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Sparkling performance of wotty Poulenc by Pinnock



Trevor Pinnock, soloist.

Conducted by Seizi Ozawa.

Poulenc's Concert champ^etre for

Harpsichord and Orchestra, and

works by Berlioz and Franck.

Symphony Hall, Nov. 29.


POULENC'S CONCERT CHAMP^ETRE for harpsichord and orchestra is a sparkling piece of music. It makes ideal use of the harpsichord's percussive, brilliant sound to make an instrument for which there have been few 20th-century compositions shine in a new light.

Trevor Pinnock proved to be just the right person to extract the maximum wit from Poulenc's music in his solo performance with the Boston Symphony Orchestra last Friday night, and to do it both adrenally and with sensitivity. The clarity and precision of his playing was wonderful, the harpsichord sound vivid and penetrating. The delicious silliness of many passages was delivered with particular aplomb; but so, too, were the reflective moments of the second movement, and the exhilarating fast-paced virtuoso dashes of the Finale. There were elements of Bach and Handel -- a snippet of The Harmonious Blacksmith, perhaps? -- in the third movement, but Pinnock made everything sound surprising and new.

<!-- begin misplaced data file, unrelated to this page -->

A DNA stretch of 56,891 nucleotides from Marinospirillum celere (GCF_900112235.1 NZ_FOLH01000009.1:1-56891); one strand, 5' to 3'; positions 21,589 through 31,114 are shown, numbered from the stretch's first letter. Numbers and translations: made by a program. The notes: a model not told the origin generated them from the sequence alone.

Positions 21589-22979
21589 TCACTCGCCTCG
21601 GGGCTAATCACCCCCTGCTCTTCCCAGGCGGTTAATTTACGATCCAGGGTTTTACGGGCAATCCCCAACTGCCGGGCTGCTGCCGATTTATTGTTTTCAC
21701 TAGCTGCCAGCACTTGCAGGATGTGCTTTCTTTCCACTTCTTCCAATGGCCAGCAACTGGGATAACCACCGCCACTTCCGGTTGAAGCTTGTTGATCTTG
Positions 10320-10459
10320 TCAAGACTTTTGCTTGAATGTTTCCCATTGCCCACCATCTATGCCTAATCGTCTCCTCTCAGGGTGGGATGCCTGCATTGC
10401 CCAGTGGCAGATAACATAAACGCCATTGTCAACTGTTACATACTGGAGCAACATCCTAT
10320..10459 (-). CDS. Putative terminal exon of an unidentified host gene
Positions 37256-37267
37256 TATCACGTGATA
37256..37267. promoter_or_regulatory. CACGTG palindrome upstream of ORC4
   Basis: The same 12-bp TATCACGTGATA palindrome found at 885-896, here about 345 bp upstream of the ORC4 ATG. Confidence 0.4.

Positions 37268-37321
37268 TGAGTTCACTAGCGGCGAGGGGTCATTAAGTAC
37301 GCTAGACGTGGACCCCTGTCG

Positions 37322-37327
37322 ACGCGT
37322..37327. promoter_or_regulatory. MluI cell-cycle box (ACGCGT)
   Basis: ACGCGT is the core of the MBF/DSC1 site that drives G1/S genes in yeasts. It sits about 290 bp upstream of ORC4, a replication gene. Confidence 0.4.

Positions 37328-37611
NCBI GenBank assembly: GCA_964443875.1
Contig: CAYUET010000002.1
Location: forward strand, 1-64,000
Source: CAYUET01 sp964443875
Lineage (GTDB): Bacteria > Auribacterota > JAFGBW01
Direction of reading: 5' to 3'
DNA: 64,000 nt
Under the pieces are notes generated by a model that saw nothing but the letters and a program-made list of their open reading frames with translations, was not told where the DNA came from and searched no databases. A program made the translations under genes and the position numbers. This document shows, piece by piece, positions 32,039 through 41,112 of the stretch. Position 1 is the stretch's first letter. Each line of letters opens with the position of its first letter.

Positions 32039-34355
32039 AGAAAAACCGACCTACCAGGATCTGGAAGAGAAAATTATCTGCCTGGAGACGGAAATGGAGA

Orchestral performance, under Seizi Ozawa's direction, was tops. The entry of brass in the first movement was as glorious as it was glowing, and the chamber-style combinations of instruments used to in turn provide the soloist company evoked a miscellany of intriguing coloration. The piece flowed nicely, the endless variety bound together felicitously by Ozawa.

There was some especially effective playing on flute, elements of breathless urgency underlining the humor of the harpsichord. The melancholic Alegretto drew gripping dance-like textures from the strings, woodwinds casting a wistful golden light through their sound.

The concert had begun with Berlioz' Roman Carnival Overture, Op. 9: suspense was developed nicely in a full-blooded performance. It ended with Franck's Symphony in D minor. This is a work I admit to disliking, but it was played with such alertness and power that Ozawa might well change my mind about it.